Budget 1999: Alcohol and Cigarettes - Surprise reprieve for drinkers but smokers pay a high price

SMOKERS AND tobacco manufacturers bore the brunt of the Chancellor's tax increases while drinkers won a surprise reprieve with a freeze in duty on beer, wine and spirits.

Gordon Brown stuck to a long-standing tradition and announced that excise duties on tobacco will increase by 5 per cent above the rate of inflation, to help to pay for a pounds 3bn package of tax benefits for the elderly. The rise will add around 17.5p to a packet of cigarettes, pushing the cost of 20 Benson & Hedges to around pounds 3.80. A pack of five small cigars will cost 7.5p more, while a 25g pack of pipe tobacco will go up by 9.5p.

The rises will take place immediately.

Mr Brown decided to keep on hold the other section of the so-called "sin taxes" leaving duties on beer at 33p a pint, on spirits at pounds 7.82p per litre and at pounds 1.49 per litre for wine.

Cigarette-makers and retailers reacted angrily to the decision to hike taxes, noting that taxes now account for nearly 80 per cent of the retail price of cigarettes. John Carlisle of the Tobacco Manufacturers Association (TMA), which had called for a pounds 1 cut in taxes said: "We are very cross. This is an ostrich-policy and a head-in-the-sand Budget. The Chancellor has totally ignored the problem of smuggling, the loss of tax revenues and the threat to the livelihood of retailers."

The tobacco industry has attacked the Government's tax increases as a blueprint for smugglers. According to the TMA, the Exchequer loses pounds 1.5bn in revenue a year to smuggling.

The TMA claims that UK taxes are almost pounds 1.50 higher than the average of the rest of the European Union countries. The differential encourages smuggling and bootlegging. Over 15 per cent of all cigarettes and over 75 per cent of hand-rolling tobacco smoked in Britain comes from illegal imports, the TMA maintains.

Mr Brown acknowledged the problem of the black market in his speech to the House of Commons but added that smuggling "will not be permitted to undo a policy on cigarettes which successive British governments have adopted for good and urgent health reasons".

He added that the Government will strengthen its anti-bootlegging strategy with "new resources to detect, prevent and punish this costly form of organised crime".

Small retailers said the Government could do little to stop illegal importing of cigarettes. Paul Mason of the Tobacco Alliance, which represents 26,000 retailers, said: "Mr Brown may as well try to stop the tide at Dover as stop the flow of smuggled cigarettes.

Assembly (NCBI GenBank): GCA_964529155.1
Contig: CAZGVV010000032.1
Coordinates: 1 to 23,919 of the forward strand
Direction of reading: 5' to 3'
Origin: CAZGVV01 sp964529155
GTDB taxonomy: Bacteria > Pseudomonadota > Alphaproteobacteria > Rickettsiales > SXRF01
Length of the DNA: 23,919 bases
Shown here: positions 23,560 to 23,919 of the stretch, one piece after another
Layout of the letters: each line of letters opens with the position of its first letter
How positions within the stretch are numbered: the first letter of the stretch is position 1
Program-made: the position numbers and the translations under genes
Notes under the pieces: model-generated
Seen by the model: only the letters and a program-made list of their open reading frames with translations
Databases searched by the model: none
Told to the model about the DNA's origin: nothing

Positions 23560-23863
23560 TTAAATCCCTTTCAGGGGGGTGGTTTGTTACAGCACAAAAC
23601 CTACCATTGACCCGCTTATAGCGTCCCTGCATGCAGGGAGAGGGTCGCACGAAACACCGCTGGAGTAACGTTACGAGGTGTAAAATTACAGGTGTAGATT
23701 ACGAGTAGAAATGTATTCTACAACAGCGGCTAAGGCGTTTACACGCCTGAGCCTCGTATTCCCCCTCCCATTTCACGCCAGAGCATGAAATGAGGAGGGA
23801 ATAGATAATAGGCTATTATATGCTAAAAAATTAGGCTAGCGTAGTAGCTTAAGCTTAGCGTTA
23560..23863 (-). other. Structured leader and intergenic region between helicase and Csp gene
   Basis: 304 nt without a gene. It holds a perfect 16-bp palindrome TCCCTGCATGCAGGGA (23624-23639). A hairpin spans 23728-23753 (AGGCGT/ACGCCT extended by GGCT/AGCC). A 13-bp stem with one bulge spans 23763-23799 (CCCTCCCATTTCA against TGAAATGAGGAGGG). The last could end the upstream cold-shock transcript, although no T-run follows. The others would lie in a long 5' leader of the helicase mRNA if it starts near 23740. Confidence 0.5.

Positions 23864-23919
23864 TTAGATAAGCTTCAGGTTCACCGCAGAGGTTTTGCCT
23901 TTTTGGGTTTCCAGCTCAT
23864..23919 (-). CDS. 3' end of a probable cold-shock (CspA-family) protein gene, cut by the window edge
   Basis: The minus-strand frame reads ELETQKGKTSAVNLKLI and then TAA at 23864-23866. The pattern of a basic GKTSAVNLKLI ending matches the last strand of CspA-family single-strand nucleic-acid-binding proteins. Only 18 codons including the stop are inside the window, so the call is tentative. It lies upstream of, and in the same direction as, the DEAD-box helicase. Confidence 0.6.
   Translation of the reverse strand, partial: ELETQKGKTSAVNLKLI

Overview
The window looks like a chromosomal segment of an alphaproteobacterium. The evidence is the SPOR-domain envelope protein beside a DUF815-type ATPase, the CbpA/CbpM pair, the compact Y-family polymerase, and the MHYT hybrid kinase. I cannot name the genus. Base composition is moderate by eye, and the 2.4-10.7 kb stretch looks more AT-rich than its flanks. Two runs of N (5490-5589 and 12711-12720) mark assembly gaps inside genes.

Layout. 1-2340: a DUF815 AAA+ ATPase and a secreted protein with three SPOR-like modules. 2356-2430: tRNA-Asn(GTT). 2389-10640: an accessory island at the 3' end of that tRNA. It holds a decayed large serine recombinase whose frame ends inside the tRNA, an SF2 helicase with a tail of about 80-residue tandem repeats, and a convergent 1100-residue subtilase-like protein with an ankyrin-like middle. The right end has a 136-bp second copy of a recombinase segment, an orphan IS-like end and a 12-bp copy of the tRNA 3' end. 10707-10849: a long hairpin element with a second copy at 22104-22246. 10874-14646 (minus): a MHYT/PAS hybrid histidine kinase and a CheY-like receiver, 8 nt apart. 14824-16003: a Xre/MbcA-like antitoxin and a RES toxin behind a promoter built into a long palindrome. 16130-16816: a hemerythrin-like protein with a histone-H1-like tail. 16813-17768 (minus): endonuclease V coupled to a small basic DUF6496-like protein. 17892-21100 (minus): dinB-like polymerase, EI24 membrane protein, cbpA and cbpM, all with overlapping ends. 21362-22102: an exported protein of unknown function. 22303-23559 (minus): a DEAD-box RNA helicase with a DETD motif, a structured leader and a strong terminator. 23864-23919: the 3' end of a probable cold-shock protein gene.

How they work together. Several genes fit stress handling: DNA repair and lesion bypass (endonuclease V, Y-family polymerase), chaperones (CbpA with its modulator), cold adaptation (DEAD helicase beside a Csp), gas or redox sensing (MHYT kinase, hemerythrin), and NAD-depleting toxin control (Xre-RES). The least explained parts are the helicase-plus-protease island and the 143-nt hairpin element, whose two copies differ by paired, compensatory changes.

"The Chancellor's misguided policy is just flushing billions down the drain. He says he is alarmed at the state of the tobacco smuggling problem, but he chooses to ignore the only sensible option to combat it, namely cutting the UK's ludicrously high tobacco tax."

Anti-smoking pressure groups welcomed the decision to put the cigarette duties. Clive Bates, director of Action on Smoking and Health (Ash), said: "We are satisfied. When cigarette prices rise, tobacco consumption falls as smokers cut down, give up or never start in response to prices."

Labour has taken a harder stance on cigarette duties than the Conservatives, which were committed to duty increases of at least 3 per cent above inflation.

Cigarette duties have been increased every year for the past nine years. The 1987 and 1989 budgets were the only two occasions in the last 12 years were not increased.

Beer and wine producers were delighted with the surprise decision to leave taxes unchanged. Mr Brown had increased duties on beer in line with inflation in the past two budgets and the industry was bracing itself for another hike. However, the Chancellor hinted that another increase would have spoilt the Millennium celebrations. "There will be no tax rises on alcohol this side of the Millennium," he said.

The only increase will apply to sparkling cider, where a 75cl bottle will go up by pounds 1.02p to bring it into line with sparkling wine.

The Brewers and Licensed Retailers Association said: "A freeze is very welcome as far as it goes and the Chancellor does seem to be acknowledging the problems caused by smuggling.".

Quentin Rappaport of the Wine and Spirits Association welcomed the freeze, which mirrored last year's decision on spirits duty but departs from the decision to add 3p to a bottle of wine. "We are particularly pleased that he mentioned that he did not want to spoil the Millennium party," he said.

The industry lobby groups claim that the high level of British duties is at odds with the rest of the EU, where duties are moving towards a target rate of 8p a pint. In wine, the gap is even more pronounced with the French duty on a litrepitched at just 0.2p.